Column: Define interns as employees
We have gone through a momentous period of change — across the nation and here at home in Michigan — as part of the #MeToo movement, but perhaps nowhere has that movement been felt quite as strongly as on the campus of Michigan State University.
It’s been a tumultuous year for these students, who’ve not only come to terms with the extent of Larry Nassar’s predatory crimes against more than 160 women, but with the utter failure of the institutional systems that were supposed to protect young people from becoming his victims.
Unfortunately, some of these students may learn those failures don’t stop at the edge of campus.
Thousands of students at MSU and other colleges around the state are preparing to take unpaid internships over the summer. Several academic programs now require or strongly encourage internships, and many young people will tell you that these internships can help launch the careers of their dreams.
What many of them don’t know is that they won’t have the legal protections afforded regular employees should they face sexual harassment during their internships. Interns who don’t draw a paycheck aren’t legally considered employees, therefore the person harassing them is not their boss or even their co-worker.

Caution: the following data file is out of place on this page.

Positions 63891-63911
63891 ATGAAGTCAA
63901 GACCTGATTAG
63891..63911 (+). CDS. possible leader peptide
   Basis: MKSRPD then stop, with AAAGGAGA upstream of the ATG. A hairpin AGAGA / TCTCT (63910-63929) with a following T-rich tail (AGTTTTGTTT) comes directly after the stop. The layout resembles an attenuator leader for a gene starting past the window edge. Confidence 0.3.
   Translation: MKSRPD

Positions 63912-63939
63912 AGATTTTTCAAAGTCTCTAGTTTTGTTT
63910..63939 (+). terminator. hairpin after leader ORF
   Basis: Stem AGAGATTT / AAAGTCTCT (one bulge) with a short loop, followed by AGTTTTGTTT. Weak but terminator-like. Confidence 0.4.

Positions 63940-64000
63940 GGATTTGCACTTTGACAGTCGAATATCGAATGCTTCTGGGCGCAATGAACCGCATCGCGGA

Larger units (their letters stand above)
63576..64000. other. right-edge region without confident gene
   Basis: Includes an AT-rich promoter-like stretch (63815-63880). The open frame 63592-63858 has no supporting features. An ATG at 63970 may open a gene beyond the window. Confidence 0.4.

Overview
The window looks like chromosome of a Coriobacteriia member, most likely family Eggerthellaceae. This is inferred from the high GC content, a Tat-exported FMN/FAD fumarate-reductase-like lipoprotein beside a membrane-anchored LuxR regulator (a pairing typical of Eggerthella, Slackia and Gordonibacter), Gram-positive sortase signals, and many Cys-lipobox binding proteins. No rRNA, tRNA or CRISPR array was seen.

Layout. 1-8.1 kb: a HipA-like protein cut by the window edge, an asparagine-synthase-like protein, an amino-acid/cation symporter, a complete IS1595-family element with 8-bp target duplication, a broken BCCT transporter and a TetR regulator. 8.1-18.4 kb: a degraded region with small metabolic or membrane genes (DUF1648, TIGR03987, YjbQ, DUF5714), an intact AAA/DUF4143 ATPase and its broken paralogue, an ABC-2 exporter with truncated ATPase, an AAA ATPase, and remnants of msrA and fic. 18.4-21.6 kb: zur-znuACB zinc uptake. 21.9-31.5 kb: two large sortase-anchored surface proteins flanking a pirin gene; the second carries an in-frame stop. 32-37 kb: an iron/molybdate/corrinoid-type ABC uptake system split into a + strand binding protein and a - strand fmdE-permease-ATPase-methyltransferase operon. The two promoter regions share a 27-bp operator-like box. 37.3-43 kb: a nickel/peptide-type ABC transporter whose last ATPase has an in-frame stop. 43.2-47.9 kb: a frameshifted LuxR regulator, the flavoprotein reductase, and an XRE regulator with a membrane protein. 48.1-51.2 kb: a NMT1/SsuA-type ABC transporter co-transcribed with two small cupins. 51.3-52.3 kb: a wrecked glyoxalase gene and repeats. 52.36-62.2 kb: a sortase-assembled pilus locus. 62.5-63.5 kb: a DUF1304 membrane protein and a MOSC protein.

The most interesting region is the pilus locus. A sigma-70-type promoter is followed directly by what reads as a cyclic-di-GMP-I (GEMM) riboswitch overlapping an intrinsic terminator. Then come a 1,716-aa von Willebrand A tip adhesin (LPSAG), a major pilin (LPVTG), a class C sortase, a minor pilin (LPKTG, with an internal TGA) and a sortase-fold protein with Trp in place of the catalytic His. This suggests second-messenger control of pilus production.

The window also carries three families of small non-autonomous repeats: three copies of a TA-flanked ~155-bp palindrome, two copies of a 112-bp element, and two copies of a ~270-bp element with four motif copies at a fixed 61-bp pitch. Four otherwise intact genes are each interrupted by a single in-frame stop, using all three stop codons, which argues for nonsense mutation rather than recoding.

Sound outrageous? It is. And that’s why I’ve introduced legislation to close the loophole that makes it possible for predators to harm unpaid interns without legal consequences.
During my time as a state representative, I’ve been honored to work alongside dozens of talented and dedicated interns in the Legislature. I’ve watched them enhance their theoretical knowledge with practical experience about how our government works. They deserve the same legal protections as any other employee, and the thought that they would not have such protection is offensive.
What message do we send young people when we tell them that someone’s legal standing depends on their earning status? Yet, according to Michigan law, these valuable young people who contribute daily to our workplaces can legally be subjected to harassment and discrimination with immunity by the harasser.
That is why I introduced legislation to amend the Michigan Occupational Safety and Health Act (MIOSHA) to include unpaid interns in the definition of what is considered an employee. This simple change will provide them with the proper protections that all other employees share as it pertains to sexual harassment and discrimination.
It is imperative that the state of Michigan honor and protect these vulnerable individuals. I urge all of my colleagues to support legislation that implements protections for unpaid interns who experience sexual harassment or discrimination.
Rep. Robert Wittenberg represents Michigan’s 27th House district.